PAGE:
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The NFL and the National Football League Players Association are trying to convince the Supreme Court to strike down an executive order that prevents players from using performance-enhancing drugs during the regular season.

On Thursday, lawyers for the NFLPA argued that the president’s ban violates a clause in the U.S. Constitution that says Congress may not regulate interstate commerce or enter into any treaty with foreign nations without first passing the “Parliamentary Bill of Rights” and that the ban violates the Constitution’s ban on federal laws affecting interstate commerce.

The case is one of several lawsuits seeking to overturn President Donald Trump’s executive order.

The case centers on whether the NFL, which is in the midst of its regular season, could get a contract for the 2019 season if it were permitted to use performance-based drugs.

The NFLPA has argued that because the president did not enact the ban, Congress could have imposed it.

In court filings, the NFL argued that Congress has the power to pass the legislation that the NFL could use, and that if Congress were to pass such a law, the president would have had to allow players to use illegal drugs.

“The Congress passed a law prohibiting the use of any controlled substance,” the NFL’s legal team wrote in its motion to strike the ban.

“Congress cannot pass legislation that does not provide that Congress may regulate interstate Commerce or enter the Treaty Clause.

Congress cannot do both.”

The NFLPA is not the only player’s group to be seeking to block the ban from going into effect.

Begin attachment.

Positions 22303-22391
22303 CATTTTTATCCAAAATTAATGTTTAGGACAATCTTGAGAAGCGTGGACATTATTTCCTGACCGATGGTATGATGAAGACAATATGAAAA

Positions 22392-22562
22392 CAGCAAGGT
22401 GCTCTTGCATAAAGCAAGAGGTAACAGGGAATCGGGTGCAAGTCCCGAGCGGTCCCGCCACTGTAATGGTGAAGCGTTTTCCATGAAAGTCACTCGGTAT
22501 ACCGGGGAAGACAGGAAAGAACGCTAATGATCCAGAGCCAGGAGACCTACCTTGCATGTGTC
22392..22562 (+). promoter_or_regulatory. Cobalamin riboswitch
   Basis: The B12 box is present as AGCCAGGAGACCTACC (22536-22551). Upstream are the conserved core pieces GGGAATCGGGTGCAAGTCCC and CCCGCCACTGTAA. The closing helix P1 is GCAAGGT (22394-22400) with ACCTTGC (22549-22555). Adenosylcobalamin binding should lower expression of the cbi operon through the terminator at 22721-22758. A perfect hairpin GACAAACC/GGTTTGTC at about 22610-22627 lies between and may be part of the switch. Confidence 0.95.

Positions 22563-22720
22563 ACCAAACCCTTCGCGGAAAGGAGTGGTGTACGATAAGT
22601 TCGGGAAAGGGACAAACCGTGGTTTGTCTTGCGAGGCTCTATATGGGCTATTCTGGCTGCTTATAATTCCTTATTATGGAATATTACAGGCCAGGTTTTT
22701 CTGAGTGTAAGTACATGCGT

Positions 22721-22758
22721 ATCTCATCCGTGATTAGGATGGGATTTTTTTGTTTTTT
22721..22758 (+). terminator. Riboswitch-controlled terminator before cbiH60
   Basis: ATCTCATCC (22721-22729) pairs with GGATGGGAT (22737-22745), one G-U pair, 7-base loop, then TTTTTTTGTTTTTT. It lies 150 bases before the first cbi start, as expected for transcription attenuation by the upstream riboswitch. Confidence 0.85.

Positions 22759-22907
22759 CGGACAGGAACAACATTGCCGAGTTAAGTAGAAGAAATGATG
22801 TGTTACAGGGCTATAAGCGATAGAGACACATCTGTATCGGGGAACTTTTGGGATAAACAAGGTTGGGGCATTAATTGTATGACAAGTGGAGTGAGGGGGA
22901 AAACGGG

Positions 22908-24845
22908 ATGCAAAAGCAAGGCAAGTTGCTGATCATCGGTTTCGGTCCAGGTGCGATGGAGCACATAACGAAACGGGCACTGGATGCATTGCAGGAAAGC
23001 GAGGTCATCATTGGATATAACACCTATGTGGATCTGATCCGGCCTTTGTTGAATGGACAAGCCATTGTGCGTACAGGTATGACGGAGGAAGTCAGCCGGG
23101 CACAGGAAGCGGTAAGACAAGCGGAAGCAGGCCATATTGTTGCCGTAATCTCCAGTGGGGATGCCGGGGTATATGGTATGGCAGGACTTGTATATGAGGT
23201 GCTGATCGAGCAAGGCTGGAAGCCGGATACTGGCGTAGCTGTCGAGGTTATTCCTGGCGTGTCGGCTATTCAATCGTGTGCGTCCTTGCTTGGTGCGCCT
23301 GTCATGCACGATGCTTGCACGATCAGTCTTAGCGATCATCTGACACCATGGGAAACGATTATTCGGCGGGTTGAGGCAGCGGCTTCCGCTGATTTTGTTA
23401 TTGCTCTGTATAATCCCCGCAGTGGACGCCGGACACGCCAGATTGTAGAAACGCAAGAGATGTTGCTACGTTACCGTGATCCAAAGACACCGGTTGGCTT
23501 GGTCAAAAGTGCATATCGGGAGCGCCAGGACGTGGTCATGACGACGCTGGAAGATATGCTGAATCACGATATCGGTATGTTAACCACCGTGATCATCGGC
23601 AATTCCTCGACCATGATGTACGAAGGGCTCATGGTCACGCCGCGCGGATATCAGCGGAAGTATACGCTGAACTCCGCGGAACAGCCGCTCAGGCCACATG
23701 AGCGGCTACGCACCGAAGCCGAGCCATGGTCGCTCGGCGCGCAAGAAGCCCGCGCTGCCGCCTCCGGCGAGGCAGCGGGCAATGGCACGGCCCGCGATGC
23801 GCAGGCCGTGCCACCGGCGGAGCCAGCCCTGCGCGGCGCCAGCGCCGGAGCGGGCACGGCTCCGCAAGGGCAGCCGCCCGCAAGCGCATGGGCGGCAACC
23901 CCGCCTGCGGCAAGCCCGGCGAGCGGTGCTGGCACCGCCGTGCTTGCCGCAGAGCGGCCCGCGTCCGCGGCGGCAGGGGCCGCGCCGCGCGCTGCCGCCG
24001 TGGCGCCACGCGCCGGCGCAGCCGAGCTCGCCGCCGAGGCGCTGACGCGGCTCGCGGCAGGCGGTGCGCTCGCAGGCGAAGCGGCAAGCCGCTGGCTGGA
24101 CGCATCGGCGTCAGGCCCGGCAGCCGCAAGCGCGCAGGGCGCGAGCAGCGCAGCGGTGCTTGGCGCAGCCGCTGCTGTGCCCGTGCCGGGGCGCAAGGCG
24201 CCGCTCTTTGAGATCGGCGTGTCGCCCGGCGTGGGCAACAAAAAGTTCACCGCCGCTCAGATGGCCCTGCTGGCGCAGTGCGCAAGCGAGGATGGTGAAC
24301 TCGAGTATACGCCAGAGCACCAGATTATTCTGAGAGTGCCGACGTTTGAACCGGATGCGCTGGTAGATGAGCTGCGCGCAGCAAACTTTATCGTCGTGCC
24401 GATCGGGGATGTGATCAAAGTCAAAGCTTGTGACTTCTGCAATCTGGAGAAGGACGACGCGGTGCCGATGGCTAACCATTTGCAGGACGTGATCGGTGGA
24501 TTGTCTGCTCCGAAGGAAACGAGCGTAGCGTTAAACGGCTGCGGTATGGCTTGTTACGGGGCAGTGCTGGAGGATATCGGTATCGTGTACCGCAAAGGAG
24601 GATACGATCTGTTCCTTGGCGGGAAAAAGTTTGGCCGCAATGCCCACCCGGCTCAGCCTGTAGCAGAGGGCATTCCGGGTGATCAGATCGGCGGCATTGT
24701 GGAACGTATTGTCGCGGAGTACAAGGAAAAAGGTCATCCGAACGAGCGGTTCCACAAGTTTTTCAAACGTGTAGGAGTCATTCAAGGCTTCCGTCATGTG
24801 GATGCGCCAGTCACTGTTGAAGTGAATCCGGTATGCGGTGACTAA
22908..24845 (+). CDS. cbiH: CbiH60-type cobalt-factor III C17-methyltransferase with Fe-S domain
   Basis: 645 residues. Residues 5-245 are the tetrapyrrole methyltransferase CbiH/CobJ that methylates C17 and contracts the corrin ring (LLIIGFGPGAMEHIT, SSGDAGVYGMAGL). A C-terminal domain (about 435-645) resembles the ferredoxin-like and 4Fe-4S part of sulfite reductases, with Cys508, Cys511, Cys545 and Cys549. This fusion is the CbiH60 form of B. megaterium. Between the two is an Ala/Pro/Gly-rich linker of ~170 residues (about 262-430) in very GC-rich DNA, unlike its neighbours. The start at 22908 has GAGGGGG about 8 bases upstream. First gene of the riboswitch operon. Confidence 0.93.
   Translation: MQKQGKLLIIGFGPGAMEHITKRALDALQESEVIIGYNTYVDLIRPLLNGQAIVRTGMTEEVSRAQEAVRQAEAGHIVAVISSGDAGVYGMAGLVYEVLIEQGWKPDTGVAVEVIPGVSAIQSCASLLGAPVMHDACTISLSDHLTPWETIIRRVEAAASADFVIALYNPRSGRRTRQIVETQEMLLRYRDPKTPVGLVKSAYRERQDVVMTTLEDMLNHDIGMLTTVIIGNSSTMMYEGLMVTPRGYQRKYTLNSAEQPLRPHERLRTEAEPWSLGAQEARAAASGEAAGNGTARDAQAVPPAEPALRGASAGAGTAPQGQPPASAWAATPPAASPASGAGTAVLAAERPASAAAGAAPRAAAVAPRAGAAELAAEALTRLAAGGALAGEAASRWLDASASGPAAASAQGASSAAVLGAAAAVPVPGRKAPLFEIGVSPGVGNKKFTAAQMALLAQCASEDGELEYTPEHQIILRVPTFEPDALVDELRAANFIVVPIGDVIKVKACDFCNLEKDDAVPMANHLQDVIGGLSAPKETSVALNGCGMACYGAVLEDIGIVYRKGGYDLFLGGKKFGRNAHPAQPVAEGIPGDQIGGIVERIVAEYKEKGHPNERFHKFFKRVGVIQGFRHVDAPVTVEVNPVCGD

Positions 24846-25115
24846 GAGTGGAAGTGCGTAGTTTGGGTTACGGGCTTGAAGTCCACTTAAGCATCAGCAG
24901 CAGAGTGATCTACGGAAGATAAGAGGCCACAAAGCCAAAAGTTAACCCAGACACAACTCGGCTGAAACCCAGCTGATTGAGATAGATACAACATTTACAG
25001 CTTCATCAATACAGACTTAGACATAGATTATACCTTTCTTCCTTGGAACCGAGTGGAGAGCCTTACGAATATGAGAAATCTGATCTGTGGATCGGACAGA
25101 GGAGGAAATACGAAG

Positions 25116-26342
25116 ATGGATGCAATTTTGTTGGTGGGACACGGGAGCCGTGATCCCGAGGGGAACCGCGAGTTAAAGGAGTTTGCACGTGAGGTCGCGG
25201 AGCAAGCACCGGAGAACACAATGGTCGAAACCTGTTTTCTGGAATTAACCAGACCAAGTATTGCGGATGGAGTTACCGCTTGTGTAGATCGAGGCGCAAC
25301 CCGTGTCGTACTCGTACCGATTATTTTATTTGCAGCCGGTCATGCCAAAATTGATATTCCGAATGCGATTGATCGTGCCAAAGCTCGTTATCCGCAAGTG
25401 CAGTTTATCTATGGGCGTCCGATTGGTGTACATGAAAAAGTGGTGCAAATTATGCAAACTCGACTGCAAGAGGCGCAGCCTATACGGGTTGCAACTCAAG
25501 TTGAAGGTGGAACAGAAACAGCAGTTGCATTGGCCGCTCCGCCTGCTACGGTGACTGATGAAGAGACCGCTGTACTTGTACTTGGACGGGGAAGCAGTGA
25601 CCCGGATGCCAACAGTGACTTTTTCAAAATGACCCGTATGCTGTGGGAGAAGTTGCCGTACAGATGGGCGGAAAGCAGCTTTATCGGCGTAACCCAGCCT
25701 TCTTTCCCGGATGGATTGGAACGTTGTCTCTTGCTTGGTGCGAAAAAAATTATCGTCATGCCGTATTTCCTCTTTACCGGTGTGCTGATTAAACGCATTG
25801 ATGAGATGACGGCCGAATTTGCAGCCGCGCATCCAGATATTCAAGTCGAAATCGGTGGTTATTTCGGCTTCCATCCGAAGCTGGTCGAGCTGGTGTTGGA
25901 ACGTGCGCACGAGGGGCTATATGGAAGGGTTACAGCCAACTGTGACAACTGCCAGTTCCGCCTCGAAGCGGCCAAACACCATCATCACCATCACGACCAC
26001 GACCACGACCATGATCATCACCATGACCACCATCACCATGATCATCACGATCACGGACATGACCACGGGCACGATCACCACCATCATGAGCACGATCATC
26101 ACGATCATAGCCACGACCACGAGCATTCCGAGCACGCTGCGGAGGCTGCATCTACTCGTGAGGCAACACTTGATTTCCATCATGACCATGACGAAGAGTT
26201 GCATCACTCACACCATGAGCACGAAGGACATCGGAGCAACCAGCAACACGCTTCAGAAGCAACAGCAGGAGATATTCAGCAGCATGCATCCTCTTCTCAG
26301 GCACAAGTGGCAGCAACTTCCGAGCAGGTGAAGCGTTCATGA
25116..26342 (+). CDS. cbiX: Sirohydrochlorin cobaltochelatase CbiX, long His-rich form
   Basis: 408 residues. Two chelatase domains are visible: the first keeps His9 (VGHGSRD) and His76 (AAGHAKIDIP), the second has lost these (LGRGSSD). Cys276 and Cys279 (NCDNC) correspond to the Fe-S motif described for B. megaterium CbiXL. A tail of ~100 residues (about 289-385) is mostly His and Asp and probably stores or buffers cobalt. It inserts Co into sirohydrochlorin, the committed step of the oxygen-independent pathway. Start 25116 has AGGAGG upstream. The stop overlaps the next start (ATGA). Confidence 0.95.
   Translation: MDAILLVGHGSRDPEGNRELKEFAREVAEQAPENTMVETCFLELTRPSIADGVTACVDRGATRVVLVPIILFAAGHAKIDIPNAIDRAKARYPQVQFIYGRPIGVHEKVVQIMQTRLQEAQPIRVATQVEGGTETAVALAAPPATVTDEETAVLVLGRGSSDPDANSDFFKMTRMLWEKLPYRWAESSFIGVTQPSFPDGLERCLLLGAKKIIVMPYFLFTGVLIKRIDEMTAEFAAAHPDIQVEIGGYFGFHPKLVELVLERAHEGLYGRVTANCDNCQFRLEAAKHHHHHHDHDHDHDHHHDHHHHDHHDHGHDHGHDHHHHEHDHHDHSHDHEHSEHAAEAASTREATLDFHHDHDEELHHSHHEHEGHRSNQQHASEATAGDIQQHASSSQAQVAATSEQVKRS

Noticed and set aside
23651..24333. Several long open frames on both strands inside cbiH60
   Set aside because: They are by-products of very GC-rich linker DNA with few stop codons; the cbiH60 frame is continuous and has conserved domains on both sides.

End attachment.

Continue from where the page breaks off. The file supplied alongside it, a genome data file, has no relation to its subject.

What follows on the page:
The players association filed an amicus brief with the Supreme Courts Thursday, saying that it is not clear that Congress passed the ban on its own, as it is the president who signed the executive order on March 6.

“In light of the president issuing the Executive Order and the Congress passing a law allowing the use and regulation of drugs, Congress must pass the Parliamentary Bills of Rights to allow the president to implement his ban on drug use,” the team wrote.

“The President could have, and should have, done so, as he did on March 5, if Congress had not passed a Parliaments Bill of rights on this matter.”

The players’ union also argued that “the NFL is entitled to assert that Congress could not have enacted the Parliament Bills of rights to allow it to implement its drug ban without congressional authorization, but Congress did so in a manner that gave the president the authority to implement the Parlaments law and therefore the President is entitled, on the basis of his executive authority, to enforce his drug ban.”

The Supreme Court will hear oral arguments in the case in January.

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